Icing encounter

Submitted by on Mon, 01.04.2013 - 21:48
“Well, that’s not what I expected!” Have you ever heard yourself mutter these words while flying? I have! On numerous occasions I have heard and seen the “seasoned” pilot with 200 hours under his/her belt whip together a flight plan (based on guesstimate numbers) and thunder out the door to fly to a favorite airport, with the mindset of “get home-itis”. Weather can be a strange thing, as most of us have discovered on our travels. What is forecast might not be what we encounter, as I found out recently on a trip from CYWG (Winnipeg) to CYND (Gatineau) in a pressurized twin. This encounter happened in winter on a domestic IFR flight plan. The trip took us from CYWG to YQT (Thunder Bay VOR),…

Lazy Feet

Submitted by on Fri, 01.02.2013 - 00:00
Whadda ya mean I have “lazy feet”? Pilots look at us funny when we make that comment. They have probably heard us saying this before (I know I heard it a lot when I was in training!). They understand the concept, but don’t know how we can tell just by seeing how the airplane flies. So here are a few scenarios that can help you see if you have lazy feet or not. First, let’s define what we mean by “lazy feet”: it means you are not reacting to adverse yaw and keeping the airplane coordinated using rudder. In other words, you are not using your feet enough: "lazy feet".

Precautionary landing

Submitted by on Tue, 15.01.2013 - 00:00
There are times during flight training when I sense some students feel they are doing a lot of training for an incident that will probably never occur. This may be true and I hope that none of us have to experience a serious in-flight emergency. However, statistics show that an incident can happen to anyone at anytime. And, unfortunately incidents do not choose an ideal time to happen or the most experienced pilot. More often than not it is the weekend pilot out for an enjoyable morning or afternoon flight.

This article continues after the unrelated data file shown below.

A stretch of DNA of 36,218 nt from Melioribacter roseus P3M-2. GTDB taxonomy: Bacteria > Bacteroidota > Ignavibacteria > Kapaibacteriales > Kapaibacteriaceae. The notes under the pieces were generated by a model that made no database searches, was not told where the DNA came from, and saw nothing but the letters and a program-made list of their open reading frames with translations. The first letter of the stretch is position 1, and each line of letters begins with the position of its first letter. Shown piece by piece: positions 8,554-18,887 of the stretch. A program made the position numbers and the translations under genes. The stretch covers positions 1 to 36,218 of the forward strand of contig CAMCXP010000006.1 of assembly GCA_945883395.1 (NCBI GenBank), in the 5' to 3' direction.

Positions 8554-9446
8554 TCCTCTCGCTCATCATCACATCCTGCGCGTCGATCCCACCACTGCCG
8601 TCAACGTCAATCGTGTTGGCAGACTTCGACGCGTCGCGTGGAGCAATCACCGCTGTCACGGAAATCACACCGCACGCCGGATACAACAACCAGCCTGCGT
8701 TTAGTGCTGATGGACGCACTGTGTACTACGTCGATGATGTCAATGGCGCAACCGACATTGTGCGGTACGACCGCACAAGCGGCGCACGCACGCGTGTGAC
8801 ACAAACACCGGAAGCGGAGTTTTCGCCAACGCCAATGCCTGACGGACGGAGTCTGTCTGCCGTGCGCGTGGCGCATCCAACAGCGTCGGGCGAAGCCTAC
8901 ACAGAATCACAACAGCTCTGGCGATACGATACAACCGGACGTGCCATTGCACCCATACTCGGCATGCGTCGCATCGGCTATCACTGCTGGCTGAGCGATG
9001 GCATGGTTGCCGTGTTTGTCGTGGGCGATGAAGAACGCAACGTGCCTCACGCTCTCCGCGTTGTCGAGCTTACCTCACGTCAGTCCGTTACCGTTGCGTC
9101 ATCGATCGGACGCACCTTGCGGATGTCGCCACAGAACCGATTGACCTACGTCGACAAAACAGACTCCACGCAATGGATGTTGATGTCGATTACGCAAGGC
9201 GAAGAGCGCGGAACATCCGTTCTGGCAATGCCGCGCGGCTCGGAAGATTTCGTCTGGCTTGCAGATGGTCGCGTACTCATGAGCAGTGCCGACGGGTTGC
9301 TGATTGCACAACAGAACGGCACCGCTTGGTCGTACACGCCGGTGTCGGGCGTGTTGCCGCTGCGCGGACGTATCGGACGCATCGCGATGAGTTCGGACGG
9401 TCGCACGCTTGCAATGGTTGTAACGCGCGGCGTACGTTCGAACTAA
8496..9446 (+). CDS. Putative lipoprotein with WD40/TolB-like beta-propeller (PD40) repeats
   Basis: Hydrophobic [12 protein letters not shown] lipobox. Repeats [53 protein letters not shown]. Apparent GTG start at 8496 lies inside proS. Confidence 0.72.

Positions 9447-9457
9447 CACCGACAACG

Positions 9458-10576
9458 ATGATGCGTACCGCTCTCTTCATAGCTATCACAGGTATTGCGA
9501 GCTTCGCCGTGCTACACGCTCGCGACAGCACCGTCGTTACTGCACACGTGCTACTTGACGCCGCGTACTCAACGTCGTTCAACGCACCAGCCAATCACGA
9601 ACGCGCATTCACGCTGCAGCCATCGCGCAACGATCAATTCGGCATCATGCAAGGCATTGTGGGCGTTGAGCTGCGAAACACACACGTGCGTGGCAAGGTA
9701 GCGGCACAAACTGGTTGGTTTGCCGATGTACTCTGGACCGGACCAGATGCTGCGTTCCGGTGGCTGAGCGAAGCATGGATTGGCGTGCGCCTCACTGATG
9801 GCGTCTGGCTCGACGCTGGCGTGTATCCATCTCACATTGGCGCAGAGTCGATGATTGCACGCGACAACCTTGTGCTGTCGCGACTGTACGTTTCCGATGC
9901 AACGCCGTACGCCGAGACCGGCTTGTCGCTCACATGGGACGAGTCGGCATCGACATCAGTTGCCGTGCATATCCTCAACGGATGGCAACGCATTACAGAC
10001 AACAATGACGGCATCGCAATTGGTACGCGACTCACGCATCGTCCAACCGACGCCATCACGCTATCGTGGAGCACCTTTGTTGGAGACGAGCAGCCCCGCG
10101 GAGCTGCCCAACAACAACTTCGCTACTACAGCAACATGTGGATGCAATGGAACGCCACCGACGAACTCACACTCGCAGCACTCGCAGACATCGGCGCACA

The overhead arrival

Submitted by on Tue, 01.01.2013 - 00:00
Straight in to downwind or overhead? Hmmm... Yesterday, a pilot mentioned this situation after arriving at Rockcliffe: he was coming in to land from the South (upwind). He announced his position when released by Ottawa Tower and then again 2.4 NM away (GPS...), with his intentions to join overhead for mid-downwind for runway 27. Then he heard another pilot announcing his position as over the Gatineau River with intentions to join straight in downwind for 27. OK quickly now: has this ever happened to you? This happens quite often at Rockcliffe and other uncontrolled airports. There are two different ways to join the circuit, overhead and straight in to downwind. Pilots will choose to use the two different ways, sometimes simultaneously. This can easily lead…